The boreal forest (also called "taiga", "the subarctic", "near north", or "the bush") is a huge region stretching across the middle latitudes of North America and Eurasia . It includes everything north of the temperate grasslands and forests and the true Arctic further north.
- 1 Wood Buffalo National Park, together with other, neighbouring parks forms the largest patch of protected boreal forest in the world. This is also home to the Peace-Athabasca Delta, the world's largest inland freshwater delta.
- Almost all Finnish national parks save for a few in the far north are in the boreal forest zone.
- The Pole of Cold is the coldest place in the Northern Hemisphere, in Yakutia, Russian Far East.
This is a vast band of forests that ring the globe. It's too cold here for most leafy trees, so spruces dominate. It's so cold that the fire season is short, and fires are spaced many years apart, giving trees time to compete with grasses.
Water evaporates slowly here, so and tends to collect from year to year in every available depression. There are literally millions of lakes across the subarctic.
Soils are generally poor and the growing season is short, so agriculture is limited but does thrive in small belts. The main lifestyles of most peoples indigenous to this region are hunting, trapping, gathering, and fishing. Forestry has been important for the last centuries in some regions – and in recent decades mining and hydroelectricity generation has spread to many previously roadless locations.
Road connections are almost entirely from the south. As a general rule, the further north one goes, the more one relies on air and sea travel to get to the region.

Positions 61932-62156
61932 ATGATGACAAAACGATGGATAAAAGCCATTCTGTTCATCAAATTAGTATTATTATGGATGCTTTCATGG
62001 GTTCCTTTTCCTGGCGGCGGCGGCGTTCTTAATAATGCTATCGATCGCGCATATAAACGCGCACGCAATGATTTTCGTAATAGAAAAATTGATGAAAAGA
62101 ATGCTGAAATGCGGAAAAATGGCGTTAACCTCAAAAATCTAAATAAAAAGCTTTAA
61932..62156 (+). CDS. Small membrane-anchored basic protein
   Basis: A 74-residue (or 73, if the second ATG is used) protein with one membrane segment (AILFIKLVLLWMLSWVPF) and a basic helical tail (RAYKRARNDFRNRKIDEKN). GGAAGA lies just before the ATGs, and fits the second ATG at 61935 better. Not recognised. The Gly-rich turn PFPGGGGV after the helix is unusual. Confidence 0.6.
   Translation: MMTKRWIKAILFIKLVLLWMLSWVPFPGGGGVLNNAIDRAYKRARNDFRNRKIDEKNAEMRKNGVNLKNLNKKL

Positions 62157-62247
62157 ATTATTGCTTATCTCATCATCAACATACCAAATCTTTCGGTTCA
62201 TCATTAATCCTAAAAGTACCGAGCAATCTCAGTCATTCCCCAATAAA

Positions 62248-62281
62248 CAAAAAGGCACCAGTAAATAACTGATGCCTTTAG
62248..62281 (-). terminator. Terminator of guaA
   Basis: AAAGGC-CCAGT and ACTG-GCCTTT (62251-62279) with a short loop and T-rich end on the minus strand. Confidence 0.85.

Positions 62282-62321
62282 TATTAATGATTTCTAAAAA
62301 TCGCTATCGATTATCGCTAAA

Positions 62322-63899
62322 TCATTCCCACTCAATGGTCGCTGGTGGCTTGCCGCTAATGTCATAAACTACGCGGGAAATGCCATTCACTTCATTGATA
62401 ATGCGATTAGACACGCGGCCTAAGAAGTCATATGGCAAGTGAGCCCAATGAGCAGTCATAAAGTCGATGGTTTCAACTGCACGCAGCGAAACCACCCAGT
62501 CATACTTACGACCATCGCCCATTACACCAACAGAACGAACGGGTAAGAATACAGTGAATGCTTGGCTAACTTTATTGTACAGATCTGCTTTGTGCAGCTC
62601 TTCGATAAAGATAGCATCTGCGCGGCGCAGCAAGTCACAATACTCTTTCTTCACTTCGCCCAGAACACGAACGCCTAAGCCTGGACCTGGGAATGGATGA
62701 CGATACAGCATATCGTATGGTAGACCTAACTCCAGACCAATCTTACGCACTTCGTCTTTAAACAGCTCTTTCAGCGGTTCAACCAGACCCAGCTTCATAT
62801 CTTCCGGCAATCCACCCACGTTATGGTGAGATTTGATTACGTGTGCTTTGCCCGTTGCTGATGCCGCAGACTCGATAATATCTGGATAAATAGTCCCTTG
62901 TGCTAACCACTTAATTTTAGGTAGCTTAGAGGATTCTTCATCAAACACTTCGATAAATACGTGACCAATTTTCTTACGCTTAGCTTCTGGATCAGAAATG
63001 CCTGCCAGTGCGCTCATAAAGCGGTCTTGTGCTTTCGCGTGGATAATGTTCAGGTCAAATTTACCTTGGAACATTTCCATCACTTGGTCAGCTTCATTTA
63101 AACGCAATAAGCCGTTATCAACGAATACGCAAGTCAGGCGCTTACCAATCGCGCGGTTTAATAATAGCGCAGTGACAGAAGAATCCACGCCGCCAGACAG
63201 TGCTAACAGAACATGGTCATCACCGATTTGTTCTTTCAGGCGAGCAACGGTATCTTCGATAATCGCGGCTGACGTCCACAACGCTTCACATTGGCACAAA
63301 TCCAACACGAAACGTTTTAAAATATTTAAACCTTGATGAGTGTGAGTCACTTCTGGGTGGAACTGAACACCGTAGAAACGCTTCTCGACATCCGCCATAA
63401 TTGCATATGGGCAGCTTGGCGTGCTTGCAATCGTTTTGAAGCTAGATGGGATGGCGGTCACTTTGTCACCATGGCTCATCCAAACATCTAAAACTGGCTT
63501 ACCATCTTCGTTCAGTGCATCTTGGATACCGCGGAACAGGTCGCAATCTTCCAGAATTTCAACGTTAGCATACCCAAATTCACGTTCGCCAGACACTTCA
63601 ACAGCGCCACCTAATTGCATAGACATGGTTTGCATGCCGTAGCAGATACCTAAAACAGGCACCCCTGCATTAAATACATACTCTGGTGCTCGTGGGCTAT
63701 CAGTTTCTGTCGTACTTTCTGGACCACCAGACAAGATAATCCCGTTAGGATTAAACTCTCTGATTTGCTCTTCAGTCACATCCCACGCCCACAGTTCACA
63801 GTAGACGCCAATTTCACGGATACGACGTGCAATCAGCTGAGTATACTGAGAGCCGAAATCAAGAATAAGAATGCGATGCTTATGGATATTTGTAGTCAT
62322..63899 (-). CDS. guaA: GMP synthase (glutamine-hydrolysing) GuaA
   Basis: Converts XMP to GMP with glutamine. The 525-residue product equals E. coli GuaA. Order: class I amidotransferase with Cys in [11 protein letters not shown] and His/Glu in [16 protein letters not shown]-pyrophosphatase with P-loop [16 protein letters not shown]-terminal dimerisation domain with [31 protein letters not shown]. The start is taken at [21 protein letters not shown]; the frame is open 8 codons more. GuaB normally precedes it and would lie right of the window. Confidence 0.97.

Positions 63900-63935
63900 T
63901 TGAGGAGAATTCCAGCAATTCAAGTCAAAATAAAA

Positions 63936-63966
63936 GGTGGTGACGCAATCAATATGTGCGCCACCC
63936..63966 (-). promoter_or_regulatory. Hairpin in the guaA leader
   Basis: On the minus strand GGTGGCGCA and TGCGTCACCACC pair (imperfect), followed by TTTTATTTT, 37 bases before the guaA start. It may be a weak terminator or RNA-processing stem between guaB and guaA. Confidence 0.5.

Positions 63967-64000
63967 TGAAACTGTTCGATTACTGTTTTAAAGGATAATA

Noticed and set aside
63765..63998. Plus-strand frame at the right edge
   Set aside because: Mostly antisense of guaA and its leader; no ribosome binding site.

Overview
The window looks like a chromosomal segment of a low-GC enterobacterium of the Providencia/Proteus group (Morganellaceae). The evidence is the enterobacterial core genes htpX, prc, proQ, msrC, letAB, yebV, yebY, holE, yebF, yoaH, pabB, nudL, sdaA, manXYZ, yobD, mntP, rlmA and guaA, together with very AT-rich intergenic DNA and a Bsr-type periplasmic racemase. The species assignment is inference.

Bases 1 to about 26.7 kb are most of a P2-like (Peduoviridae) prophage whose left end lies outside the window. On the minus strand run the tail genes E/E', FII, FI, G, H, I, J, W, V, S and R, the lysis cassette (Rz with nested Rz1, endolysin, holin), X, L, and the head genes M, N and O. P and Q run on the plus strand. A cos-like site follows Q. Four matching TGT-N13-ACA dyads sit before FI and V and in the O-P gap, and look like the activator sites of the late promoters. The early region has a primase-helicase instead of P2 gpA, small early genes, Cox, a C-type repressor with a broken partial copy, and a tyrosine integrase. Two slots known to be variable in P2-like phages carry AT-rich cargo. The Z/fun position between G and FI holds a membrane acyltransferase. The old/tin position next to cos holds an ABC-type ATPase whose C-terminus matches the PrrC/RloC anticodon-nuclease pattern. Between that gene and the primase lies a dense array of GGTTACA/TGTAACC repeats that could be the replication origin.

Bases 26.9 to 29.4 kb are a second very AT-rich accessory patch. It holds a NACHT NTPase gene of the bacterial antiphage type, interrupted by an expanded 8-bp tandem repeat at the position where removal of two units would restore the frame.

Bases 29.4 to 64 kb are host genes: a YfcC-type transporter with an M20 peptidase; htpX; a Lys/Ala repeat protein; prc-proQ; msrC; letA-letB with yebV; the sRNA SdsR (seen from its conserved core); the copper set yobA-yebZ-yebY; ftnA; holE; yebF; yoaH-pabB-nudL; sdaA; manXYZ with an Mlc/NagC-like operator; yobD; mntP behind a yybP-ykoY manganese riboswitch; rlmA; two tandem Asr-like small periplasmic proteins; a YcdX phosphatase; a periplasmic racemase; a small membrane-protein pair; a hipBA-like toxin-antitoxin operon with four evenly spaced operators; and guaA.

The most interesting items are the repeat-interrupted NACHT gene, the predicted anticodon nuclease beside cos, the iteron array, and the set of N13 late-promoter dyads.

If one happens to be travelling by road, planning the route is crucial, as it is often hundreds of km between fuel and food stops. See also winter driving.
In this part of the world, it's also not uncommon to travel by canoe, dog sled, snowshoe, or cross-country skis. While hiking in the wilderness is one of the best reasons to come here, it will often be near a city or highway. As anywhere, hiking farther in the wilderness requires planning and experience, but in the Nordic countries it is easy to access routes with few people and seemingly untouched nature, but still find huts or lodges for most nights.
Observe wildlife (North American wildlife or Eurasian wildlife), enjoy birdwatching or wildlife photography, or go fishing or hunting. Try being truly alone, and experience what silence really sounds like.
Eat what the local indigenous people eat (the local wild game and forest plants and mushrooms), or be willing to pay the shipping costs involved in bringing farmed produce all the way up here.
To get the Arctic, you can take the Dalton Highway in Alaska or the Dempster Highway in Canada, either of which will bring you to the shores of the Arctic Ocean. Otherwise, travel in that region is almost entirely by boat or aircraft. The European routes E6, E45 or E75 or Russian M-18 will likewise take you to the Arctic, through significantly more but still sparsely populated regions.